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Mitchell v. Charnes

Colorado Court of Appeals
Sep 23, 1982
656 P.2d 719 (Colo. App. 1982)


No. 82CA0060

Decided September 23, 1982. Rehearing denied October 28, 1982.

Appeal from the District Court of the City and County of Denver, Honorable John Brooks, Jr., Judge.

Steven Katzman, for plaintiff-appellant.

J. D. MacFarlane, Attorney General, Richard F. Hennessey, Deputy Attorney General, Mary J. Mullarkey, Assistant Attorney General, for defendant-appellee.

Division III.

Plaintiff, Dennison Robert Mitchell, appeals a judgment of the district court affirming the Department of Revenue's decision to suspend his driver's license for ten months, and denying him a probationary license during the period of suspension. We affirm.

Between December 21, 1979, and October 22, 1980, Mitchell accumulated 14 points against his license for various traffic violations, none of which was alcohol-related. Based upon this accumulation of points, the Department of Revenue held a suspension hearing pursuant to § 42-2-123, C.R.S. 1973 (1981 Cum. Supp.) At the conclusion of the testimony, the hearing officer found numerous aggravating factors and no mitigating factors. The hearing officer ordered Mitchell's license suspended and denied him a probationary license. Mitchell asserts that the hearing officer acted arbitrarily and capriciously, thereby abusing his discretion. We disagree.

An administrative action taken pursuant to statutory authority is entitled to a presumption of validity. People v. Lessar, 629 P.2d 577 (Colo. 1981). Our review is limited to a determination of whether there is any competent evidence in the record which would support the findings of the hearing officer. Dolan v. Rust, 195 Colo. 173, 576 P.2d 560 (1978). Where, as here, that evidence is clear and demonstrates that a driver has more than enough points to require suspension of the license, suspension of the license is a ministerial act, not a discretionary one. Michels v. Motor Vehicle Division, 32 Colo. App. 106, 506 P.2d 1243 (1973). Thus, the issue of abuse of discretion does not arise relative to the suspension decision.

The suspension proceeding here was governed by Department of Revenue Regulation 2-123.11. 1 Code Colo. Reg 204-8 under that regulation after a determination that a license is to be suspended, the hearing officer may, in his discretion, extend the base period of suspension. Mitchell asserts that the hearing officer abused his discretion in that it did not allow him a reasonable opportunity to correct or explain any aggravating circumstances identified by the hearing officer prior to the imposition of a period of suspension as required by Regulation 2-123.11(2). This contention is wholly unfounded.

Regulation 2-123.11(1) provides that the hearing officer shall take into consideration any of a number of circumstances when determining whether to extend the base period of suspension beyond six months. Regulation 2-123.11(1)(b) requires the hearing officer to consider conviction of any traffic offense involving drugs or alcohol. Regulation 123.11(c) requires consideration of any conviction for any traffic offense which results in the imposition of six or more points.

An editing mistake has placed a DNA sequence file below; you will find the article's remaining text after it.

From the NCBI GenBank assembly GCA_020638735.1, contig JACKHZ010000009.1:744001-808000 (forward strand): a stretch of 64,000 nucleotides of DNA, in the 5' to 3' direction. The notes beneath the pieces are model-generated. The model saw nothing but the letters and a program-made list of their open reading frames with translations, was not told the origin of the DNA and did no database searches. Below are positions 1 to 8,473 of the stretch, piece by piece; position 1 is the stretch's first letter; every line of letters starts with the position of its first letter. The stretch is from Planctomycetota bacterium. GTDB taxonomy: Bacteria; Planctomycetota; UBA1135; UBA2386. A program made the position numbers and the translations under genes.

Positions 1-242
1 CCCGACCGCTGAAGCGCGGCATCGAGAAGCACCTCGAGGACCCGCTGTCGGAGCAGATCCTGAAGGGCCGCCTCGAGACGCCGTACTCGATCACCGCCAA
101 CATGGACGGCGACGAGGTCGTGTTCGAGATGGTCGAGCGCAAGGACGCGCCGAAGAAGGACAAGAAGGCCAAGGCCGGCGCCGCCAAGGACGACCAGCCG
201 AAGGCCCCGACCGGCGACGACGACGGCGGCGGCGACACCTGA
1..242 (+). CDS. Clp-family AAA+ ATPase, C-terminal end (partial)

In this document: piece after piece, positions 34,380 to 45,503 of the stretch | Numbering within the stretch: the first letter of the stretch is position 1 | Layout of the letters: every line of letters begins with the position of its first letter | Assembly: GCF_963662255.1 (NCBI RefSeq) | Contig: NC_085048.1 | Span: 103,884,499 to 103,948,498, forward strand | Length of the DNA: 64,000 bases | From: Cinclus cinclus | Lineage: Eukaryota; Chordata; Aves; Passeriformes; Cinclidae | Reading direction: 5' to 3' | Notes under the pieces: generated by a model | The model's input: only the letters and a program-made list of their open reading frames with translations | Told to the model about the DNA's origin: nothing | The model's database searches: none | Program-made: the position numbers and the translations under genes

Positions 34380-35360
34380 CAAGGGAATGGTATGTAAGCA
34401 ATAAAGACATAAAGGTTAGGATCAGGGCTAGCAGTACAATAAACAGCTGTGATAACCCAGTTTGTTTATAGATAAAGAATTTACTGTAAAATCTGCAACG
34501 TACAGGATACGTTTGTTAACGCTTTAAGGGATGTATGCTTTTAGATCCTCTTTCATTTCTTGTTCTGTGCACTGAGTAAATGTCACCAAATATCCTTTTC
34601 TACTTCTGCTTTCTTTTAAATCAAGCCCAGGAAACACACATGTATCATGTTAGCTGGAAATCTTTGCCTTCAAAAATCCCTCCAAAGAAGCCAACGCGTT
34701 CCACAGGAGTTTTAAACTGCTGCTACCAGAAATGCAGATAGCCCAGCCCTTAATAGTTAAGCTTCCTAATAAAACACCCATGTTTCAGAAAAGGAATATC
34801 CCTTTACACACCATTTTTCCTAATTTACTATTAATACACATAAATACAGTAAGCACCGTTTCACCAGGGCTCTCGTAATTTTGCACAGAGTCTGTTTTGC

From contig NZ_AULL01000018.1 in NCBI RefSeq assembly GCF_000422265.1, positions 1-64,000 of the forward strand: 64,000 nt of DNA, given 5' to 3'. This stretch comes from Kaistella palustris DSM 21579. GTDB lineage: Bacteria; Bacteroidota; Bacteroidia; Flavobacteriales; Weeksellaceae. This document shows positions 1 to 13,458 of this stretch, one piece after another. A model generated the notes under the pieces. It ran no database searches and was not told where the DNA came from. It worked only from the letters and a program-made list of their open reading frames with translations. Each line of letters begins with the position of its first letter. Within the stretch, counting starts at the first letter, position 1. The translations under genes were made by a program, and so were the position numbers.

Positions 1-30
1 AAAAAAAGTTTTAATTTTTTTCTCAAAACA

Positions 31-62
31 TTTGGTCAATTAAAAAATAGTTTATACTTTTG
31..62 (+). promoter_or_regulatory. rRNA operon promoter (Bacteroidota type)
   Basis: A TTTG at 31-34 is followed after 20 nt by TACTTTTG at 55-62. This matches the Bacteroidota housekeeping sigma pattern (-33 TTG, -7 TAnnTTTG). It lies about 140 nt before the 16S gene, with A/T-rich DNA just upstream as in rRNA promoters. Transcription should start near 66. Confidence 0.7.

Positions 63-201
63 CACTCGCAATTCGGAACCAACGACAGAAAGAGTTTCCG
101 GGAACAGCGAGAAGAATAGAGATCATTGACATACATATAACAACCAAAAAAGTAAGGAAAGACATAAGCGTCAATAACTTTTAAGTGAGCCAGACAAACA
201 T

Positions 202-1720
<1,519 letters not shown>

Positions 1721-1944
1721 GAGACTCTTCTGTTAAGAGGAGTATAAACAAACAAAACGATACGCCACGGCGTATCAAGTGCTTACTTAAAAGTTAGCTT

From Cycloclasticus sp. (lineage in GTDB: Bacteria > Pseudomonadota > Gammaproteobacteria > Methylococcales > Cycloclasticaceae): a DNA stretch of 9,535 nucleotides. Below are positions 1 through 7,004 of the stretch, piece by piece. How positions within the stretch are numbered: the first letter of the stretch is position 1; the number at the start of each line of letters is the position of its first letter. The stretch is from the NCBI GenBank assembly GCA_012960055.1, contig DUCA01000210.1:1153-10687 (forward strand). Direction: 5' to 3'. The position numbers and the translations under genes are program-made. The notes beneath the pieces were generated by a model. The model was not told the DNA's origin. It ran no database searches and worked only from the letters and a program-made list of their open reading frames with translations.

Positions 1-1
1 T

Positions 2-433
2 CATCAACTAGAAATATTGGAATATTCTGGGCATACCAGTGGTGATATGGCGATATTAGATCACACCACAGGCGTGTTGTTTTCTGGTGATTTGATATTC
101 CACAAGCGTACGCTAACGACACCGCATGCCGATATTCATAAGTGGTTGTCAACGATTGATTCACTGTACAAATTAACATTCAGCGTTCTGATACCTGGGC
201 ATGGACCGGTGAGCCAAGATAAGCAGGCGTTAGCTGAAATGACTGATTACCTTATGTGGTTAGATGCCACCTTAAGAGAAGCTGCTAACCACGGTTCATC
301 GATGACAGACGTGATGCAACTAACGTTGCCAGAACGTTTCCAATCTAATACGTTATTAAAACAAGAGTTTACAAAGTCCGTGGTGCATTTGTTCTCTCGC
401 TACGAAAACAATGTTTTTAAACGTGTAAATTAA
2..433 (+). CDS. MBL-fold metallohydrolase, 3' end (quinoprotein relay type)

Our review of the hearing transcript reveals that the hearing officer told Mitchell: "Lets go over your record. Under the rules we review your record for the last seven years to identify any aggravations." The hearing officer then specifically referred to a conviction of reckless driving, an eight point violation, and to a conviction for careless driving and driving while impaired by alcohol. The hearing examiner then opened the hearing to Mitchell and his attorney.

Regulation 2-123.11(2) requires the hearing examiner to identify any aggravations and to allow the licensee an opportunity to correct or explain any of the circumstances identified by the hearing officer. Mitchell explained each of his convictions at length. Hence, the hearing was conducted in accordance with the regulation, and we find no abuse of discretion.

With regard to the hearing examiner's denial of a probationary license, we note that the suspension was not based, in whole or in part, on an alcohol or drug-related offense. Thus, there is no requirement of a specific finding of "unfit to drive for any purpose," as is mandated in Beytien v. Reynolds, 647 P.2d 692 (Colo.App. 1982). Therefore, since the record discloses sufficient evidence to support the hearing examiner's denial of a probationary license, and his findings are adequate in that regard, we are precluded from further review of the propriety or soundness of the hearing officer's decision.

Judgment affirmed.


Summaries of

Mitchell v. Charnes

Colorado Court of Appeals
Sep 23, 1982
656 P.2d 719 (Colo. App. 1982)
Case details for

Mitchell v. Charnes

Case Details

Full title:Dennison Robert Mitchell, Plaintiff-Appellant, v. Alan Charnes, Director…

Court:Colorado Court of Appeals

Date published: Sep 23, 1982


656 P.2d 719 (Colo. App. 1982)

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